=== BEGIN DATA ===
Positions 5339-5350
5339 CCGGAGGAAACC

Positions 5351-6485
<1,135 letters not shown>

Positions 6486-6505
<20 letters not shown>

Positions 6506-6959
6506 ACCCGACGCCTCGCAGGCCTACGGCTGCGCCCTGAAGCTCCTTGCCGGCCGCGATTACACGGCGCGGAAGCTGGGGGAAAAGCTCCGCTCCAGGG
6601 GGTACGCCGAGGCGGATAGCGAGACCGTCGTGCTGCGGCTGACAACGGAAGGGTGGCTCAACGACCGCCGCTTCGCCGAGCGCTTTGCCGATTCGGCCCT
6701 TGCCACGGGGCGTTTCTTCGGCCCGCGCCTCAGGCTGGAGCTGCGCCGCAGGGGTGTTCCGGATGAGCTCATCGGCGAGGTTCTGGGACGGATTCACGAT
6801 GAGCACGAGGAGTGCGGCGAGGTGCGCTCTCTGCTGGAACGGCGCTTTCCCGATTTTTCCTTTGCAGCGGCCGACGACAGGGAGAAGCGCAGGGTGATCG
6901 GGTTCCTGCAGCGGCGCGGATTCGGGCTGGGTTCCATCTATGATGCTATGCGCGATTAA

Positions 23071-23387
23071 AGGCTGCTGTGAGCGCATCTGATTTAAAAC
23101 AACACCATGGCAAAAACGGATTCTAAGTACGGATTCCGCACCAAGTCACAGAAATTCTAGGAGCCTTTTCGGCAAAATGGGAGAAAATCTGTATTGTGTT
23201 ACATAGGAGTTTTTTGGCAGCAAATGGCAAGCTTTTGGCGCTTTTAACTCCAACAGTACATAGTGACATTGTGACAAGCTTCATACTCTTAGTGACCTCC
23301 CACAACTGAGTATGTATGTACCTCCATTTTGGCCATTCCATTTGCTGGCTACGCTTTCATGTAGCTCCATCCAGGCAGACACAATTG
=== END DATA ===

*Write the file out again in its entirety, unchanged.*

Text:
Positions 5339-5350
5339 CCGGAGGAAACC

Positions 5351-6485
<1,135 letters not shown>

Positions 6486-6505
<20 letters not shown>

Positions 6506-6959
6506 ACCCGACGCCTCGCAGGCCTACGGCTGCGCCCTGAAGCTCCTTGCCGGCCGCGATTACACGGCGCGGAAGCTGGGGGAAAAGCTCCGCTCCAGGG
6601 GGTACGCCGAGGCGGATAGCGAGACCGTCGTGCTGCGGCTGACAACGGAAGGGTGGCTCAACGACCGCCGCTTCGCCGAGCGCTTTGCCGATTCGGCCCT
6701 TGCCACGGGGCGTTTCTTCGGCCCGCGCCTCAGGCTGGAGCTGCGCCGCAGGGGTGTTCCGGATGAGCTCATCGGCGAGGTTCTGGGACGGATTCACGAT
6801 GAGCACGAGGAGTGCGGCGAGGTGCGCTCTCTGCTGGAACGGCGCTTTCCCGATTTTTCCTTTGCAGCGGCCGACGACAGGGAGAAGCGCAGGGTGATCG
6901 GGTTCCTGCAGCGGCGCGGATTCGGGCTGGGTTCCATCTATGATGCTATGCGCGATTAA

Positions 23071-23387
23071 AGGCTGCTGTGAGCGCATCTGATTTAAAAC
23101 AACACCATGGCAAAAACGGATTCTAAGTACGGATTCCGCACCAAGTCACAGAAATTCTAGGAGCCTTTTCGGCAAAATGGGAGAAAATCTGTATTGTGTT
23201 ACATAGGAGTTTTTTGGCAGCAAATGGCAAGCTTTTGGCGCTTTTAACTCCAACAGTACATAGTGACATTGTGACAAGCTTCATACTCTTAGTGACCTCC
23301 CACAACTGAGTATGTATGTACCTCCATTTTGGCCATTCCATTTGCTGGCTACGCTTTCATGTAGCTCCATCCAGGCAGACACAATTG